Independent Appeal: The school giving beach beggars a ray of hope

For children in Bangladesh, the future's looking brighter

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Every evening, as the sun starts to dip across the Bay of Bengal, 12-year-old Anawer Hossain makes his way to the beach, pulls out his camera and gets to work. If he's lucky, he can make the equivalent of £18 a month, snapping away and printing off the images at a nearby shop. But before he gets busy with his precious Sony digital camera, Anawer attends a drop-in centre where he studies and plays with other children. His favourite subject, he says, is Bengali.

On the Cox's Bazar beach there are as many ways for a child to earn a few hundred taka as there are tourists splashing in the water, eating peanuts, drinking coffee or lying in the sun. Some sell jewellery, others sing songs. Some simply beg. But what all these children have in common is parents reluctant to let them stop earning what they consider a vital income.

"We are motivated to educate these children," said Barun Dey, a programme officer at one of two drop-in centres in Cox's Bazar operated by a local charity, Mukti Cox's Bazar, set up specifically to help the children who work the beach. "There is a government school but it is not where these children live. Also, it's much easier for these children to come here. We are far more flexible."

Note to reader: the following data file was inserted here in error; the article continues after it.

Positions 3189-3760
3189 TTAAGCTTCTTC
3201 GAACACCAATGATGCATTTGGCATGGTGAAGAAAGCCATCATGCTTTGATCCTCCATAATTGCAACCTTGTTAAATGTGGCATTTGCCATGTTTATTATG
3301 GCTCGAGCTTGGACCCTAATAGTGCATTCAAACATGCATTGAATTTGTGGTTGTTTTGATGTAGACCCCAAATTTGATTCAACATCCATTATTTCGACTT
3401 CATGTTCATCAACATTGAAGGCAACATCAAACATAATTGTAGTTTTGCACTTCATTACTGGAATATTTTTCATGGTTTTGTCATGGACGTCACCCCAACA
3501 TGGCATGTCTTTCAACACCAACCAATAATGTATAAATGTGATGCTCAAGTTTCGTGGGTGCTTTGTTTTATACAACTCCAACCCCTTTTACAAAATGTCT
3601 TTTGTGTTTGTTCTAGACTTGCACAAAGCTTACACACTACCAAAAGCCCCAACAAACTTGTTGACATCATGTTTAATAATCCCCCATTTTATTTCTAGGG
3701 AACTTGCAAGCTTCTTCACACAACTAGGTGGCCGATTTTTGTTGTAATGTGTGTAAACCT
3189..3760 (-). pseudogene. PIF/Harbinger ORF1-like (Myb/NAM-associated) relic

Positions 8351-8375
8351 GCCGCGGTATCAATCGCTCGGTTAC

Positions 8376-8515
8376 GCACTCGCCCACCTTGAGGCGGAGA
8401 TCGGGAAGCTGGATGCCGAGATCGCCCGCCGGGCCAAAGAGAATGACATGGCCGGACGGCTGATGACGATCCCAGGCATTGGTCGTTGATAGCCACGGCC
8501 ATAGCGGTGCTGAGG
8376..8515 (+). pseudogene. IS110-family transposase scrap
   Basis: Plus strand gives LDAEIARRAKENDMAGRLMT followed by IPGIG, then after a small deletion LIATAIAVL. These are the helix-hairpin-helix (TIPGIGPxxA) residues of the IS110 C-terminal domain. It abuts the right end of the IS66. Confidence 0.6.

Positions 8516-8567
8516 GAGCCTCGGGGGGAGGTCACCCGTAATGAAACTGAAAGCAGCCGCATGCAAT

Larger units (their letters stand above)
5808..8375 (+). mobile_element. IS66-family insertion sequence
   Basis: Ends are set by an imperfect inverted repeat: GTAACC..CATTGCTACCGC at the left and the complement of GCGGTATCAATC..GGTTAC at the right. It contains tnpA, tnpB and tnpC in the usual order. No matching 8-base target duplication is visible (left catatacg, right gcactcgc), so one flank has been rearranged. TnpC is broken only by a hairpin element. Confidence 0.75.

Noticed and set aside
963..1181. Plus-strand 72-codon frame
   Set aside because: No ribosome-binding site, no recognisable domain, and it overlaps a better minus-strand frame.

The beach at this booming resort town in southern Bangladesh is a thing of wonder. Stretching more than 100 miles south to the border with Burma, locals claim it is one of the longest beaches in the world. But for hundreds of children, it is a place of hardship and struggle. It is where they go every day to earn a living.

Mohammed Sohel has been attending one of the drop-in centres for the past two years. The nine-year-old first started working on the beach when he was just three or four, as a beggar. At the spartan but brightly decorated centre, he studies English and Bengali, plays games with other children and takes part in music sessions. Now, when he leaves the centre and heads for the beach, he is no longer a beggar but a performer; rather than earning just 10 taka (9p), he can earn up to 10 times as much performing a song in Bengali or Hindi for holidaymakers. "In the mornings I come to school and in the evenings I go to the beach," says Mohammed, reflecting a situation that some in the West may find a little uncomfortable, but is the stark reality of existence for millions of children across South Asia.

Another regular visitor at one of the centres is Jasmine, a bright-eyed 10-year-old who attends lessons in the morning and then heads out to sell homemade jewellery. Her father earns money climbing palm trees to harvest coconuts. Jasmine says she likes singing and playing at the centre, as well as the reading and writing sessions. By contrast, the beach is not a safe place. "There are many problems here. Sometimes people look at us strangely or tell us to go away," she says. "We also have to pay money to the police to be allowed to work here."